Lori Osborne is the Archivist at the Evanston History Center. This is the third in a series of articles on very early Evanston history, from millions of years ago to Evanston’s earliest settlers.

For more than 100 years our region was contested ground, due to the wars between the French and British empires over control of land and resources. When the eastern British colonies began to challenge French dominance in our region, local tribes were forced to choose their allegiances. Most tribes in the Great Lakes region allied with the French because of trade and family connections. The French and Indian War (between the French and the British) changed the landscape entirely. Ending in 1763, the lands in our area officially moved from French to British control. For several years, the tribes in our region dealt with the British, until the Revolutionary War and the Treaty of Paris in 1783 once again altered the balance of power, shifting control of the land to American hands.

In 1787 the new American government passed the Northwest Ordinance outlining the specific ways the Northwest Territory could be added to the new union. Though much of the land was inhabited by hundreds of thousands of Indians, the ordinance did not extend rights to them. In 1803, the American presence in our area grew dramatically with the building of Fort Dearborn at the mouth of the Chicago River. Fort Dearborn was part of a large network of forts built to protect Americans moving into the new territory. The glacial Indian trail on the ridge in Evanston became a military road, linking Fort Dearborn to military outposts as far north as Fort Howard near Green Bay.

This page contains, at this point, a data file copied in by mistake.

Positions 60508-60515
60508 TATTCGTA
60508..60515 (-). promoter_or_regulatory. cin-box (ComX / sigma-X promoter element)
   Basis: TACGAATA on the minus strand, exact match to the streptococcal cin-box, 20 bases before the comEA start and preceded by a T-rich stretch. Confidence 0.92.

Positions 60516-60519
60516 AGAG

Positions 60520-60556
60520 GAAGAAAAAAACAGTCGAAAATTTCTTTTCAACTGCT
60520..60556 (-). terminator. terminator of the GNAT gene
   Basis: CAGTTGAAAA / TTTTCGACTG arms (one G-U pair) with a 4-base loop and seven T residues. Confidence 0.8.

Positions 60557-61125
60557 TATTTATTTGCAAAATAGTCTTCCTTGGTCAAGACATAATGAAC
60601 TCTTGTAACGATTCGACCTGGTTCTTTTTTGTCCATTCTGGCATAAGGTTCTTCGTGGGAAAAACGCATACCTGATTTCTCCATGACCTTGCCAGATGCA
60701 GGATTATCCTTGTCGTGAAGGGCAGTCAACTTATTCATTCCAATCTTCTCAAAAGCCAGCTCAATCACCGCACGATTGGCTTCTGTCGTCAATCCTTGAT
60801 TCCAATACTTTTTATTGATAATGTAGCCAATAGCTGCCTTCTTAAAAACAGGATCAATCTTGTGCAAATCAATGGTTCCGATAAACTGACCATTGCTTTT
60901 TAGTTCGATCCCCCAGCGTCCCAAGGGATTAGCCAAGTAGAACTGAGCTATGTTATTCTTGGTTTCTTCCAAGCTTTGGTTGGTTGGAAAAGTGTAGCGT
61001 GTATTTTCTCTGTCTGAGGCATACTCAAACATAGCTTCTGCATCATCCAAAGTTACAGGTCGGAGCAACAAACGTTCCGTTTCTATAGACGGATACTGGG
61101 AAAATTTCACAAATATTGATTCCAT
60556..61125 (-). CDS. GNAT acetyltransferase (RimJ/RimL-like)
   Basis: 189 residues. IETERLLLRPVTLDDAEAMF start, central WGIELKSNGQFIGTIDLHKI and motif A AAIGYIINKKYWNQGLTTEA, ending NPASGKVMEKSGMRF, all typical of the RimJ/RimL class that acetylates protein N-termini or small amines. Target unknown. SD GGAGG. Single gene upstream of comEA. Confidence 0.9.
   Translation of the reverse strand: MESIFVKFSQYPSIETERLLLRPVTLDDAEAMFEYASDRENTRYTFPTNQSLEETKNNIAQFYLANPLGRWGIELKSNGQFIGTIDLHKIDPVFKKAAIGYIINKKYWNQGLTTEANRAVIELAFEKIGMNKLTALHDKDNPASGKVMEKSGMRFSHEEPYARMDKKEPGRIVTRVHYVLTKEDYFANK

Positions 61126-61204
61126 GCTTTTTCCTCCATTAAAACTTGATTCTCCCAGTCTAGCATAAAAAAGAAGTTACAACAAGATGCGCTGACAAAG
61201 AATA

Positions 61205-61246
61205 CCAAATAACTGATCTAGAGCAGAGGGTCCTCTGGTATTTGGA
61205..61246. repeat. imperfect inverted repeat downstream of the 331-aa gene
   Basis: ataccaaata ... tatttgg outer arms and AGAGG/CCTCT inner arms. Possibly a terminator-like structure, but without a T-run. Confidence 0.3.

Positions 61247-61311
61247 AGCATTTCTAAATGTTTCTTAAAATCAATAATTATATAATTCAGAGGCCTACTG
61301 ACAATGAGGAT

The need for an American military presence in the area had risen with continued conflict between the Americans and the remaining British troops and allied Indians in the area. By 1812 a full scale war had broken out between the Americans and the British and this war proved pivotal. Though most well-known for conflicts in the eastern U.S., the War of 1812 had a dramatic effect on our area, resulting in the land shifting to American control. Once the war was over, the American presence in the Great Lakes region grew substantially. First established in 1809, Illinois Territory then included all of what is now Wisconsin and parts of Minnesota. With its rapidly growing population, Illinois became a state in 1818.

In these years, Potawatomi Indians living in the Chicago area negotiated a series of treaties with the Americans that bit-by-bit removed tribal lands from their control. Often these treaties were negotiated under questionable circumstances making the outcomes unfairly biased toward the Americans. Most important to Evanston was the 1829 Treaty of Prairie Du Chien that ceded all land now within Evanston’s borders to the U.S. government, with one important exception, the land north of Central Street and from the lake west to almost Ewing Avenue that was granted as a reservation to Archange Ouilmette, a Potawatomi woman. The 1833 Treaty of Chicago, which concluded the Blackhawk War, forced the Potawatomi to sell all remaining tribal lands (outside those given in land grants) and outlined the forced the removal of all Indians from Illinois. Chicago was incorporated as a town soon after in 1833.